Wednesday 9 January 2008

**EXCLUSIVE** 'One Moment In Time'- Field of Dreams (Jan 2008)


‘One Moment In Time’ is a nostalgic look back at events and occasions in City’s past that will no doubt resurrect many impassioned memories for most City fans. Written from my personal point of view, I am hoping that reliving these moments, whether they were good or bad, will prove to be an enjoyable read for all. This month…my role as a mascot against Oxford United.


“No way. Honestly? No, you’re winding me up!”

This was my reaction when my dad told me that I was going to be a mascot for City. Now, you might think that a mascot is somebody who prances around pitch-side in a ridiculous character costume, as an animal, or in City’s case a Blue alien (!). But a mascot is actually a child who leads their team out at the beginning of the game. They have a bit of a kick about with their team captain, pose for a photograph with the captains and officials and that is basically it. Five minutes of fame.

Of course, it wasn’t about the ‘fame’. It was about the dream. The ultimate that 99.9% of football fans can only dream about; leading your team out in front of a capacity crowd, walking onto the hallow turf and hearing the fans roar, playing football with your heroes. What a buzz! Okay, so I was 15 at the time, and I was a girl, but there was no chance anything was going to stop me. I was going to enjoy and savour this moment.

The date was set- 7th March 1998. Yes the opposition was Oxford United and City were in freefall to Division Two, but the crowd would still be 25,000. I began to prepare. I started learning a few basic football skills with Simon. He taught me how to control and kick a ball straight. It sounds pathetic, but I really needed to master the basics. I wanted everything to be as perfect as possible. We spent about 15 minutes every day in the week leading up to the match doing this, and by the end I felt supremely confident of knocking it about with the best of them. I couldn’t sleep the night before, I just lay awake imagining the experience. Then it arrived. The dream was becoming a reality.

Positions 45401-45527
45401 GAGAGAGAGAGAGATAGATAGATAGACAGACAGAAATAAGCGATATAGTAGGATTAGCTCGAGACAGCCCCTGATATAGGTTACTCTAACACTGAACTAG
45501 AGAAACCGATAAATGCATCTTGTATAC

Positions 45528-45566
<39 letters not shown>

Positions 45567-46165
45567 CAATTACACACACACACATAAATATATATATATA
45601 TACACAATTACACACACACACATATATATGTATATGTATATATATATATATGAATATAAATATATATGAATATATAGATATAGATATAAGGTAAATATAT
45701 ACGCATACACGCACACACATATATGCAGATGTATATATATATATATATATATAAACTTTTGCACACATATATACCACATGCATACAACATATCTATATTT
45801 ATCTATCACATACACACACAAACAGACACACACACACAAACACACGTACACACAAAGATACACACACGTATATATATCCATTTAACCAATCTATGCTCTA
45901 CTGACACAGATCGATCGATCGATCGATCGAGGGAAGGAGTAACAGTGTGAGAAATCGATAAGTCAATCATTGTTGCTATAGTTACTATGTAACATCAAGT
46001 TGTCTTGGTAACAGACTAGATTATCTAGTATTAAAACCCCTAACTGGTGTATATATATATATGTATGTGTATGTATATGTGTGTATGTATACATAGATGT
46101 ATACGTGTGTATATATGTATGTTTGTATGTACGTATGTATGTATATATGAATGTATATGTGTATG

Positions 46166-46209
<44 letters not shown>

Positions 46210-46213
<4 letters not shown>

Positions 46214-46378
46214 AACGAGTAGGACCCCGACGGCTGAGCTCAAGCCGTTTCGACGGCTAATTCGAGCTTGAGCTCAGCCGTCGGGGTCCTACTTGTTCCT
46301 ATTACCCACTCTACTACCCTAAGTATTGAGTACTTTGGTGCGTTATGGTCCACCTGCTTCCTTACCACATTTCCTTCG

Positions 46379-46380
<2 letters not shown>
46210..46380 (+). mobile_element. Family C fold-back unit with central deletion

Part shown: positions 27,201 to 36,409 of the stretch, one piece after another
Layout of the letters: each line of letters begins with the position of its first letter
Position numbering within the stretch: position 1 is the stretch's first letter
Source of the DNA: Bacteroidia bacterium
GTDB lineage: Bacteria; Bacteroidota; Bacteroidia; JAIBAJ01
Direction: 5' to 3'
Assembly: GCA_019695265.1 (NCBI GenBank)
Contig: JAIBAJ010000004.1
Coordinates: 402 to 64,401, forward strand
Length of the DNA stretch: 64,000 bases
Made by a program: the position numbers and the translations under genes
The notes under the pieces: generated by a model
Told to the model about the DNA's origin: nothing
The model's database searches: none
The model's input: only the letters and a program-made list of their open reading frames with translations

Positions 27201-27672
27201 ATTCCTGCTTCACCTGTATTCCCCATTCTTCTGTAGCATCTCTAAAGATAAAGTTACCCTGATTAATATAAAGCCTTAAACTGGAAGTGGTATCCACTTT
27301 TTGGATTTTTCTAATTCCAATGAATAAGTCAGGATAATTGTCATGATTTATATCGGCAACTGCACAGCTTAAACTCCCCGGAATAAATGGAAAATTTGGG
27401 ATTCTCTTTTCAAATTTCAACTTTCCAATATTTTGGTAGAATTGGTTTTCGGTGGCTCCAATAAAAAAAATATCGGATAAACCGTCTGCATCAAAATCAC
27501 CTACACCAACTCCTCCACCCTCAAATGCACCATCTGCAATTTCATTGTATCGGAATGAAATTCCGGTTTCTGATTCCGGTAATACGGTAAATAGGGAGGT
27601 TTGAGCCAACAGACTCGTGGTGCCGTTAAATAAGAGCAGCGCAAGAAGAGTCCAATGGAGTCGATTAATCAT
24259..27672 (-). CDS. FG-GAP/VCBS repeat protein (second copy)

I had butterflies all the way to Maine Road. My mum and dad had hired an executive box in the Platt Lane end for the occasion, and invited my famous Uncle Bob and my aunty Shirley, their son Spencer, my best friend Kerry and Simon. When we arrived at Maine Road, we were taken inside the Main Stand, to the reception area. I sat there nervously and, as I looked up, I saw a tall, broad man in a beige overcoat. A very familiar man. A MAN-ager in fact. It was Joe Royle. I nearly fainted. I shook his hand and had a photograph taken with him. The fun had begun.

We were taken around the ground on a tour, which included being taken pitch-side and into the dressing rooms. Players had begun to filter in, and I spotted Ged Brannan, Gerard Wiekens, Peter Beardsley (who was on loan to City at the time) and Paul Dickov. It was all very overwhelming and surreal.

We went to our box and I got told to get my kit on and be ready to go pitch-side for 2:30pm. The knock on the door arrived and there I was: full home kit, complete with socks and platform blue trainers (the Spice Girls were huge at the time). Although it was hardly a high-profile fixture I was still overjoyed and so proud that I was leading my team out. I was escorted with my dad into the tunnel, where I eagerly awaited the players emerging from the changing room while dad videoed every second of my Maine moment.

I could hear Royle shouting and, after a collective ‘COME ON!’, my heroes were in front of me. Wow. My jaw dropped. There was Dickov, Bradbury, Beardsley, Rosler. Next to me. Even though City was doing really badly at the time, I was in complete awe of every player. Uwe Rosler had been a City hero to both Simon and I, and I couldn’t believe that I was stood next to my favourite player, watching him prepare both physically and mentally for the game.

We waited for the officials and ball-boys and it was upon me- the walk up the tunnel. I could hear the announcer on the pitch: “Maine Road, will be please welcome the two teams, Oxford United and Manchester City!” And there it was. I could freeze frame the moment. The roar. The crowd. The pitch. My dad stood with a video camera. I legged it! I had a kick about with our captain at the time, Kit Symons, and I stood applauding the crowd. For a split second it took my breath away. It was over far too quickly. The obligatory photo was snapped and I ran back off the pitch.

City lost the game 2-0, but on that day the result really didn’t matter to me. I had played on the immortal pitch, had lived the dream. It was a moment that I vowed to cherish and never forget.

Emily Brobyn xx

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